Plečnik’s National and University Library
Jože Plečnik. We say the name infrequently, but always in revered tones. In one of those few but memorable conversations with Michael Graves, (whom I consider a substantive but problematic and flawed architect) he said that Henry Hornbostel was an architect who reminded him of Plečnik.
Plečnik was a strategic move in the conversational chess game. Are you ready to have a conversation about Plečnik? That day in 1997, I was not. I’ve gone through various stages of hazy recognition over the years, and only recently have I really submerged myself in Plečnik’s work. Even had I known such a thing at that moment, I still had all of Hornbostel before me, and I would not have been ready to sell him out in favor of a second-tier Secessionist. But today I am ready. In fact, I think Hornbostel’s brand of Beaux Arts architecture may be Secessionism with out the Seceding, but that’s another discussion. Hornbostel may have had a few dramatic skills here and some high points of construction there, and there may yet be a couple of books on those. Plečnik, though, was a blistering genius through a broad range of skills.
Take drawing. Plečnik’s Church of the Holy Spirit rendering of 1910, in addition to being a building of notably non-canonical innovations in both structural and spatial conception, also shows an absolute control of line and contour in drawing that Hornbostel could never hope to match in all his scratchy bravado. Even for that one church, Plečnik’s works on paper show a range of techniques from the mechanical through the expressionist, from the sketchy through the rendered, all of which reveal some kind of surgical control of calligraphic line in the service of a precise alchemy of representation and art.
The real proof is in building.
For today and for the format, one splendid building to consider is the National and University Library in Ljubljana. It’s tucked along a public square and against a group of rowhouses. It barely rises above their height, but it expresses its monumentality in its odd brick and rubble construction, its singular full-height column at the entry, and the modified frieze and cornice. Yet within each of these elements and their combination is a deep and nuanced rumination on design, tectonics and identity. That one column is medievalizing for its tall slenderness, and it is willfully Slovenian in the curly specificity of its volutes. Actually, the capital itself is a multifarious rumination on the cultured and the primitive combined in one synthetic, not to say unresolved, package. As if to emphasize the intersection of history and modernity, it bisects a vertically emphasized window-wall that speaks to high rises and steel frames. Tradition and modernity, the medieval and the Enlightened clearly come together here.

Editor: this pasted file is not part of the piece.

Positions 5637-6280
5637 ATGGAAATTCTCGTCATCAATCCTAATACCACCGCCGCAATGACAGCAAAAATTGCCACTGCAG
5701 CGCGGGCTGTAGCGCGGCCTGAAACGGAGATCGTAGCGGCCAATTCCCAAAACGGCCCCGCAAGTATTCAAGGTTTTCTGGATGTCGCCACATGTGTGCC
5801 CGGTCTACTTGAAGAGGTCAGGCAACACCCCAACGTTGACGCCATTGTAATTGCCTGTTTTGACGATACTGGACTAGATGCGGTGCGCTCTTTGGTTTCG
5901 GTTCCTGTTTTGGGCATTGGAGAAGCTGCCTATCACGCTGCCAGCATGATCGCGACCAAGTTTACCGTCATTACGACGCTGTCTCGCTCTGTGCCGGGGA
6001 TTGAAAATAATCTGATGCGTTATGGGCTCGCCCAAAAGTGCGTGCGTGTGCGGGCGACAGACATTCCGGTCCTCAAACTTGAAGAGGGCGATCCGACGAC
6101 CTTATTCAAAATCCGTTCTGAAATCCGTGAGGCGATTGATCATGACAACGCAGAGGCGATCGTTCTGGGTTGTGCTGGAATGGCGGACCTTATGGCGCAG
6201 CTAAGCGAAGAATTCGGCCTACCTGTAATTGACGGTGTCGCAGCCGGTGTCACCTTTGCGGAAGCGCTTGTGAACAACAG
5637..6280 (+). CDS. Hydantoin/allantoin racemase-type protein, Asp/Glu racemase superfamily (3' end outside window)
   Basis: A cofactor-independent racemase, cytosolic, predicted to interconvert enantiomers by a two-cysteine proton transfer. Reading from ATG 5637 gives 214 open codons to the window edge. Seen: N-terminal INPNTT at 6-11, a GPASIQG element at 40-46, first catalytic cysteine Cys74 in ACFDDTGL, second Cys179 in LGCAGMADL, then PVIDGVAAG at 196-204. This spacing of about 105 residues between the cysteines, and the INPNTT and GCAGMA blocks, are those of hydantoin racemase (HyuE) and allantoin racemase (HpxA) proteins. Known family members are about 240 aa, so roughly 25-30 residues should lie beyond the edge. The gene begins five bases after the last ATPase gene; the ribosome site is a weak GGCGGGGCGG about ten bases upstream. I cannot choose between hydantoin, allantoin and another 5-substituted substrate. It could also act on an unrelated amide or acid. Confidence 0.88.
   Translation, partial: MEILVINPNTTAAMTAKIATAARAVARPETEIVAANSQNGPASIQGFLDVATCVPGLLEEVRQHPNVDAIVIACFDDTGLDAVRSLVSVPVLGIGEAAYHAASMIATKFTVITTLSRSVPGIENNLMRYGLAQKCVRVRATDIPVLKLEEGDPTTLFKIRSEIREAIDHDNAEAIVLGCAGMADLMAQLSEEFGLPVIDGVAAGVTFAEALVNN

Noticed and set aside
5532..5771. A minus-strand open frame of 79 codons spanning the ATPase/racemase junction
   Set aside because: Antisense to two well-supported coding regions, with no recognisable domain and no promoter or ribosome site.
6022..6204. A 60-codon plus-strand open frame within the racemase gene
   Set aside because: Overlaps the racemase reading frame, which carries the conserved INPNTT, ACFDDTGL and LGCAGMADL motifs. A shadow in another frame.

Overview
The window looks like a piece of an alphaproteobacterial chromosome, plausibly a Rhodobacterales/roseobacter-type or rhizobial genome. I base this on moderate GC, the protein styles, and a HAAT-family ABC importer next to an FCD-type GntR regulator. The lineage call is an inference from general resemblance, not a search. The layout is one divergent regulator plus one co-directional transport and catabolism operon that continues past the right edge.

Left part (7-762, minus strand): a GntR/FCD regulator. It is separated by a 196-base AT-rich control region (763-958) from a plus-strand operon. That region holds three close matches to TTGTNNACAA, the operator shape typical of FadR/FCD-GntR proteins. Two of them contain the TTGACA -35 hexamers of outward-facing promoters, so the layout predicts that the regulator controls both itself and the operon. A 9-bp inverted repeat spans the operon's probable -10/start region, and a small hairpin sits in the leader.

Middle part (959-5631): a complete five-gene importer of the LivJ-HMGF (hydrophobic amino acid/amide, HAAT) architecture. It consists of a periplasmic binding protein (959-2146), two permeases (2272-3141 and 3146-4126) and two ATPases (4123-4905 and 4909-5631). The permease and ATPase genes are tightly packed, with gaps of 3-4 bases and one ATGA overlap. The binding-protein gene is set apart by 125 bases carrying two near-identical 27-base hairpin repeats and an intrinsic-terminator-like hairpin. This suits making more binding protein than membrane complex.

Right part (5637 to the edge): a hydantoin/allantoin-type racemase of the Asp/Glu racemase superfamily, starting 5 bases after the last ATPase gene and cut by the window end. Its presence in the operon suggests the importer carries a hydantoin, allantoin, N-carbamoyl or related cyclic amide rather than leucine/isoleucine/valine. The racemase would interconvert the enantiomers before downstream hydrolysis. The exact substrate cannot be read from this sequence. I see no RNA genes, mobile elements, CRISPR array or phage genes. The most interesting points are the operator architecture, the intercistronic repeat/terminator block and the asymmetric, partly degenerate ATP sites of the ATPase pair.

A compelling syncopation of a similar message emerges in the wall. Much of it is brick, articulated in Flemish bond. But an irregular infusion of ashlar masonry, in the sort of random appearance that must be precisely calculated, pervades the fabric, with a further differentiation of rough cut and smoothly polished stones. The windows here are bisected squares which push out at an ever so slight angle between cast stone sills and lintels, a recollection of Plečnik’s work a few decades earlier in Vienna at the Zacherlhaus.
Inside, the main staircase is flanked with smooth Tuscan columns of beautifully smooth black stone with just a slight marbling. But the flanking top floor benches upset the consistency with fluted Doric columns (or at least their oddly truncated tops) alternating with a more pre-classical version of what we might call the Slovenian order. These are not thrown together arbitrarily. They are juxtaposed with the seriousness of a scholar and the diction of a rhetorician. It is a rarely broken rule of classical architecture that Plečnik engages with the rumination and artifice of a national poet.
The reading room is a multi-height hall of long narrow dimensions that faces out through the tall glass of the entry. This is a largely austere volume, but its few flourishes include metal columns (supporting slab bridges) and handrails in delicate iron joined by jewel-like joints in Secessionist-influenced brass. A variety of wheel and lantern shaped light fixtures hang from the ceiling in delicate iron. Yet the tables are supported by thick stone cylinders with reverse entasis.
The cabinetmakers art is visible in marquetry on doors throughout the building, and many of the door handles are zoomorphic vignettes. The building is cohesive in its willful multiplicity. It is a thoughtful building of commanding repose in plan and section, with their corresponding procession. Yet it is finished with an appreciation for design and detail at the level of craft throughout that always brings the substance of hands on skills to the forefront. It is a masterpiece, and it is only one in a substantive oeuvre.
I still like plenty of what Hornbostel did, and I still have at least two books to write, the short one on the College of Fine Arts and the longer one, based on my dissertation discussing his career. But if you want to look at an architect who had a distinctive ability to capture the essence of a place, to design buildings of monumentality and drama, to put his signature art in details as well as facades, look at Plečnik. Hornbostel will come around soon enough.